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Gallery Tripping: out of the closet, on the block

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About a year ago, Don Vogel, the head librarian at Oak Park and River Forest High School, was admiring a painting that had hung above his desk for 20 years. It was a landscape, oil on canvas, showing the rolling hills of southern Indiana in a golden veil of light, three blue-roofed white buildings, and a coppery tree in the foreground. On a whim, Vogel took a closer look at the artist's signature and tapped the name--Bessire--into an Internet art-history database. Bingo: Dale Bessire, 1892-1974, had been a member of a colony of American impressionists living and working in Brown County, Indiana, in the 1920s and 30s. The painting, November Haze, from 1931, might be valuable.

Vogel mentioned what he'd found to Bill Boulware, the head of the school's fine and performing arts division, and the two began to speculate about whether similar works might be squirreled away in the school's sizable but scattered art collection. They launched a search that took them into the most remote corners of the old Prairie-school structure. "We discovered paintings all over the building," Boulware says, "in closets, storage areas, offices." In the end, they turned up 20 impressionist paintings from the same period, most of them from Brown County. They included Ada Walter Shulz's sun-soaked portrait of a young girl, The Yellow Hen, and Will Vawter's leafy and exquisite Sunlit Path. All were in their original frames, and many bore plaques announcing they'd been donated to the school by the Daughters of Indiana. No one at the school knew what that meant.

"We contacted an art dealer in Nashville, Indiana, who specializes in Brown County work and asked her to come in and take a look," recalls Boulware. "When she saw what we'd found, she was amazed. 'You don't know what you're sitting on here,' she said." Brown County was a magnet for midwestern impressionists in the first three or four decades of the 20th century. Many lived there year-round; others came to paint in the summer. Their fans included a group of 160 former Indiana women living in Chicago. In 1913 these Hoosier expats formed the Daughters of Indiana specifically to promote Brown County art. With the sponsorship of Marshall Field's, they put on exhibits that came to be known as Hoosier Salons. For a number of years, Oak Park and River Forest High School got an annual donation of a prizewinning piece of Hoosier Salon art. Why? The assumption is that many of the Daughters were then Oak Park or River Forest residents. The current market value of one of these paintings ranges from about $1,000 to $50,000.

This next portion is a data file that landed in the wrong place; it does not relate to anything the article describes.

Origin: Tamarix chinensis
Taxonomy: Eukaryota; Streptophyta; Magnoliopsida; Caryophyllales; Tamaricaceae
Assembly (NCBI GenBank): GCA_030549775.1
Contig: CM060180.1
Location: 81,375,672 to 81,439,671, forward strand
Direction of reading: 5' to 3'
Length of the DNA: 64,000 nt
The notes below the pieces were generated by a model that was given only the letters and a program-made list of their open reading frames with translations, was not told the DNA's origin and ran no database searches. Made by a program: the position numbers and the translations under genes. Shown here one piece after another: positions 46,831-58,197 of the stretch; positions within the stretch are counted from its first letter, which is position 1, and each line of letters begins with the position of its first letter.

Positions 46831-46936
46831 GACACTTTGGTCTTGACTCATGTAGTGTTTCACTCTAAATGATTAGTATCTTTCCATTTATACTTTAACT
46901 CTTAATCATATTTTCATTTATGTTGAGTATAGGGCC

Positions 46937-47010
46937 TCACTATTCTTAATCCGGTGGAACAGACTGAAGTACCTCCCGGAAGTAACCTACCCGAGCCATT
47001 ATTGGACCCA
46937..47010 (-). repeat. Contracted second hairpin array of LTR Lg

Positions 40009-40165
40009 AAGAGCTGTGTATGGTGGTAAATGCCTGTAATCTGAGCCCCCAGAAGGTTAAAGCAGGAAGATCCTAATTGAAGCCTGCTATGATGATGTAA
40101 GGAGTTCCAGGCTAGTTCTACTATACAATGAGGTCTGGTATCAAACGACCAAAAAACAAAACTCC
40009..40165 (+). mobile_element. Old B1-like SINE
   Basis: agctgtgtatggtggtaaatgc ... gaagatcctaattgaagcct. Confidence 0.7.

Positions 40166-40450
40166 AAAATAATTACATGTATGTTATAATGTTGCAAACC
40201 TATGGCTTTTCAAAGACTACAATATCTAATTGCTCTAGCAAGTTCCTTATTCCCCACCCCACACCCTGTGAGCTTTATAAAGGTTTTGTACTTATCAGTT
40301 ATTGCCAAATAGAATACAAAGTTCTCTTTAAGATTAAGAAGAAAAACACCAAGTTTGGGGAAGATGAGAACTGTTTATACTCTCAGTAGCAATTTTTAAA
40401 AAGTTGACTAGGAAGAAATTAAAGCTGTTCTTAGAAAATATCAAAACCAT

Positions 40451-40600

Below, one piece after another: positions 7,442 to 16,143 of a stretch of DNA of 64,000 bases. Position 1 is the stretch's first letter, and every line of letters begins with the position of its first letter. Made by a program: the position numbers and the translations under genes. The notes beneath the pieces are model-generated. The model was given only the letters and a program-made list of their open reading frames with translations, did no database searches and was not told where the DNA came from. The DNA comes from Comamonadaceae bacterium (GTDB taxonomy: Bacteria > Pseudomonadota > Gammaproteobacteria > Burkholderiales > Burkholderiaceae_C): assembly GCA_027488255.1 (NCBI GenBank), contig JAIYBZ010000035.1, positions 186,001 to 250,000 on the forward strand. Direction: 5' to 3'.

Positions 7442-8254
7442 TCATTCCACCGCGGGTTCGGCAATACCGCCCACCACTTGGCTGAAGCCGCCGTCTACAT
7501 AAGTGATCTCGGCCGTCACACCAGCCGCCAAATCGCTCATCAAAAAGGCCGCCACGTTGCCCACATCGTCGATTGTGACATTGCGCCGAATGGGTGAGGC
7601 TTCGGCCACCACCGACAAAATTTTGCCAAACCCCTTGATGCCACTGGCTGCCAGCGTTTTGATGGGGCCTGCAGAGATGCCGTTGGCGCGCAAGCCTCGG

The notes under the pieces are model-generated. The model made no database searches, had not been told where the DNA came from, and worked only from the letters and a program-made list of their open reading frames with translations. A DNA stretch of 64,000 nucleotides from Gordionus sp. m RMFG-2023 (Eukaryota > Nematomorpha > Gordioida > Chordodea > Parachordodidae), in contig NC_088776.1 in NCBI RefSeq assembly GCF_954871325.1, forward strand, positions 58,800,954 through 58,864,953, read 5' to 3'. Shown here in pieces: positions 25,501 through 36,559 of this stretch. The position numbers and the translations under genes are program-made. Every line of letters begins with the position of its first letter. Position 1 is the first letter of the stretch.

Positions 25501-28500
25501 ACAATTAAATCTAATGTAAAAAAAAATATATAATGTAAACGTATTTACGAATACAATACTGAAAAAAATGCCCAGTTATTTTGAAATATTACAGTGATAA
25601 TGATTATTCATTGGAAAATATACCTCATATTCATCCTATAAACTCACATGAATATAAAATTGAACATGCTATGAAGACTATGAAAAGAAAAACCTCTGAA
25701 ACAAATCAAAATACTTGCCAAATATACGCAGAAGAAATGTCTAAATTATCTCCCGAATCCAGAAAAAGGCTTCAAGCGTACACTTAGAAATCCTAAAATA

School officials were stunned. When other appraisers confirmed the numbers, they became concerned. "We had no idea" of their value, Boulware says. "Once we found out, we were worried about liability and conservation. Our conclusion was that we should auction them off and put the money in a trust fund. The income from the fund could be used for college scholarships for art students and to acquire a more diverse collection for the school. Most of these paintings were donated or acquired years ago when the population of the school was different." They decided to consign the paintings to the nearby John Toomey Gallery, which specializes in 20th-century art and design.

The 20 impressionist paintings and 60 WPA prints (discovered during the hunt for the paintings) will be on the block at the Toomey Gallery May 7, along with many other 20th-century items, including furniture by Gustav Stickley and Charles and Ray Eames and a rug designed by Frank Lloyd Wright when he was working in Oak Park. The paintings (and everything else) can be previewed at the gallery, 818 North Boulevard in Oak Park, from 10 to 5 today and Saturday. The auction begins at 10 Sunday with art glass up first, followed by Arts and Crafts furniture. The paintings are expected to come up for bid around 3:30. The catalog can be seen on-line at www.treadwaygallery.com; telephone and on-line bidding can be arranged. Call 708-383-5234 for more information. --Deanna Isaacs

Art accompanying story in printed newspaper (not available in this archive): photos/Jim Newberry.

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